That’s a world away from Lula, who once told reporters that the U.S. involvement in the war was stoking the conflict further and has urged the warring parties to engage in talks. “We do not underestimate the difficulties of achieving peace, but no solution will be lasting if it is not based on dialogue,” Lula said on Tuesday.

Brazil has ruled out offering military support to Ukraine, but it has condemned Russia’s invasion. “Armed conflicts are an offense to human rationality,” Lula said at the General Assembly. “We know the horrors and suffering produced by all wars. Promoting a culture of peace is a duty for all of us.”

To some Western interlocutors, such rhetoric is fanciful. They see no evidence of Russian interest in building that “culture of peace,” and, as Biden did on Tuesday, single out the Kremlin as solely responsible for the carnage and destruction unleashed in Ukraine. While framing their arguments around the need for peace, it’s clear that Lula and some of his closest allies see the situation in a different light.

“This is not only a war of Russia against Ukraine, or between Russia and Ukraine,” Celso Amorim, Lula’s chief foreign policy adviser, told me, “but it also reflects a broader conflict between Russia and the West.” Amorim warned against NATO powers seeking the “objective” of a Russian “defeat,” pointing to the harsh conditions imposed on Germany after World War I and the national resentment that would later spur the rise of Nazism.

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Whatever the merits of that particular historical analogy (and it has its critics), Amorim stressed the importance of being able to talk to all sides in a world shaped by multiple major powers. “We would like to have a ‘multipolar’ world, but also, as far as possible, a benign multipolar world in which there is competition, but not necessarily confrontation,” Amorim said. In that context, he added, “we consider ourselves very good friends of the United States,” but “we don’t need to agree on everything.”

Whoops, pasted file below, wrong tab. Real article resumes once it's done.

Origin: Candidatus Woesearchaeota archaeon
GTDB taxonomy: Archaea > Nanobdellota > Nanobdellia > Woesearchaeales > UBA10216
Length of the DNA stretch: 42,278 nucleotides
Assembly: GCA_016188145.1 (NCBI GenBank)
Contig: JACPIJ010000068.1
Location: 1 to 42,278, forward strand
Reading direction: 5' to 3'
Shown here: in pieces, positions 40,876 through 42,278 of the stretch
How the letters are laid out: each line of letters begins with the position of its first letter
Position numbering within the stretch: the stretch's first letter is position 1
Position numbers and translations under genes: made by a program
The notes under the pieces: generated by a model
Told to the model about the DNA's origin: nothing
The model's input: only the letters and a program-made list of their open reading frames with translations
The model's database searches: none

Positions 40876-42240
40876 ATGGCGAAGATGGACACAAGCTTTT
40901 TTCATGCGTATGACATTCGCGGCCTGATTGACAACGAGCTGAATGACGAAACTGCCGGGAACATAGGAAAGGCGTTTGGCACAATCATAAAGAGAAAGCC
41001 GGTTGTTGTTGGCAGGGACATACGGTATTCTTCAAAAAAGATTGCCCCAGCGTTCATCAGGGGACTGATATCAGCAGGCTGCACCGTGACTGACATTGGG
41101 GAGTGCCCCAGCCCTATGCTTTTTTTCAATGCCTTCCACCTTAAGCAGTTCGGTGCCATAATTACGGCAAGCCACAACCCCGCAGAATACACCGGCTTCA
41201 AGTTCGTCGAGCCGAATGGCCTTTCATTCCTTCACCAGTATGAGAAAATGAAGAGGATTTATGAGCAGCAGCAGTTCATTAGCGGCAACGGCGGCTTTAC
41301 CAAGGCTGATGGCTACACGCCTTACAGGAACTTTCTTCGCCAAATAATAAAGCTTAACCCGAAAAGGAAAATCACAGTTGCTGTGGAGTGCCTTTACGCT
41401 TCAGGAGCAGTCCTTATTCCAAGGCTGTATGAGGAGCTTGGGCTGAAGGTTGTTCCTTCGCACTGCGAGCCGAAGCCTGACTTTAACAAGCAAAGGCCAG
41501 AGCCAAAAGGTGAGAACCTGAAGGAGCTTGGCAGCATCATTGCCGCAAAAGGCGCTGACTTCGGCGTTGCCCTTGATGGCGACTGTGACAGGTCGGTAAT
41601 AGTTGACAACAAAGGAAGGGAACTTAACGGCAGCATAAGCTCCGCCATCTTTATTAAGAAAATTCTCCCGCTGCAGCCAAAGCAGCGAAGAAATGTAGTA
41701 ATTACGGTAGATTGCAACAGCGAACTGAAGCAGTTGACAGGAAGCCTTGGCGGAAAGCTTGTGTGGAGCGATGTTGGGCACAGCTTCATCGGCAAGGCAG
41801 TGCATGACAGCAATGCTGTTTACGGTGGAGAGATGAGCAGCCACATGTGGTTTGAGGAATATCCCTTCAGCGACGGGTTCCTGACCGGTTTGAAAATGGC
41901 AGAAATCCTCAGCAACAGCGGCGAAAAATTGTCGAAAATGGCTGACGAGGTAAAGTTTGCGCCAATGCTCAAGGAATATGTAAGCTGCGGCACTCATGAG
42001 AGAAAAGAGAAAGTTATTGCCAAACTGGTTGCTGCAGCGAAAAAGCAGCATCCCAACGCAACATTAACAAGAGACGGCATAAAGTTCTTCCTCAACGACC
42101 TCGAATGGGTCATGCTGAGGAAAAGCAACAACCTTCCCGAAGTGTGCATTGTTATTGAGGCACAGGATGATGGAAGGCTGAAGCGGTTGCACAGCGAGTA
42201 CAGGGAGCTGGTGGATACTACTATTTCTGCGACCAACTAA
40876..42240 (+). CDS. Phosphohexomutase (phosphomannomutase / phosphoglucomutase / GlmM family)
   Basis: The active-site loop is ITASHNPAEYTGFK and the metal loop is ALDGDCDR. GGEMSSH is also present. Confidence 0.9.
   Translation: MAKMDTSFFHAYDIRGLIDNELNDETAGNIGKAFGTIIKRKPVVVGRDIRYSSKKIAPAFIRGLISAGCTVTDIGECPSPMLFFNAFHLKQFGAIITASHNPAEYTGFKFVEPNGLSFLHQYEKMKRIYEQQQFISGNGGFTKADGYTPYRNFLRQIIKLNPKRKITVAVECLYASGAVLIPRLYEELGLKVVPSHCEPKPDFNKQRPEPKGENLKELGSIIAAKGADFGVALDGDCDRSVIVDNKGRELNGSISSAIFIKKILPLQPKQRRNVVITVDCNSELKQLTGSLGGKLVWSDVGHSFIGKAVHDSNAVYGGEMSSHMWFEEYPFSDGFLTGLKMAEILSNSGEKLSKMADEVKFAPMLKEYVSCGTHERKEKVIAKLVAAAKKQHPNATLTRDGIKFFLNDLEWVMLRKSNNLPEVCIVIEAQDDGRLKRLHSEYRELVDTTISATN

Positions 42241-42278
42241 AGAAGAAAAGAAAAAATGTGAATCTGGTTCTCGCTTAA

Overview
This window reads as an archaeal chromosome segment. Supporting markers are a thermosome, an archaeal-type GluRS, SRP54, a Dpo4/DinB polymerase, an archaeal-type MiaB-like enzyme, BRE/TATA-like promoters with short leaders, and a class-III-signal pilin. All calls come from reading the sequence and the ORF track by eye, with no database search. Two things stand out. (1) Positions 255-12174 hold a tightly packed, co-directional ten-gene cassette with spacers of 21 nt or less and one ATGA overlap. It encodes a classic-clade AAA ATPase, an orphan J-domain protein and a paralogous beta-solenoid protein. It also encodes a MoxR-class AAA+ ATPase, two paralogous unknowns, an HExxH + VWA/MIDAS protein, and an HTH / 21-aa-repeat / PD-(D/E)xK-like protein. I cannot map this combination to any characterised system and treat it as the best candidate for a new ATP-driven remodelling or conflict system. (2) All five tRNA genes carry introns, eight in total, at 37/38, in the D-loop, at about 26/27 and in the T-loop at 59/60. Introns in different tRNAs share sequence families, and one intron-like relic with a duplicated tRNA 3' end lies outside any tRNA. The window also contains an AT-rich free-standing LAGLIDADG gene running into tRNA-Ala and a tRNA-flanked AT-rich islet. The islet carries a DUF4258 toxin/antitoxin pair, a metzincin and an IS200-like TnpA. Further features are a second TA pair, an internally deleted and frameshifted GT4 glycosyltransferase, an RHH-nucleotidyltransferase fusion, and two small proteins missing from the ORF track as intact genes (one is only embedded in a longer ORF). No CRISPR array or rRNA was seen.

On Wednesday, Biden and Lula are expected to jointly highlight a point of ideological convergence: The rights of workers. The Brazilian leader is a former laborer and vocal ally of his nation’s trade union movement. Three of Brazil’s most important union leaders joined Lula’s delegation in New York and attended a meeting alongside the president with representatives from the United Auto Workers union, thousands of whose American workers are currently on strike against the United States’ big three carmakers. On Wednesday, “solidarity actions” targeting factories or dealerships affiliated with these companies are planned.

The joint Biden-Lula initiative around labor may turn out to be rather vague, a convening of a focus group committed to thinking what the future of the working class may look like in an age of automation, digitalization and increasing precarity. But at a time of increasing radicalization on the right — and after the turbulent experience, especially in Brazil, of a president ideologically bent on smashing organized labor — its proponents see a vital shared interest.

“Both countries have suffered from the extreme right in recent years,” Sérgio Nobre, head of one of Brazil’s largest trade confederations and a key Lula ally, told me while in New York. Attempts to weaken collective bargaining in the service of major companies and oligarchic interests, he added, “are not just attacks on unions, but on democracy itself.”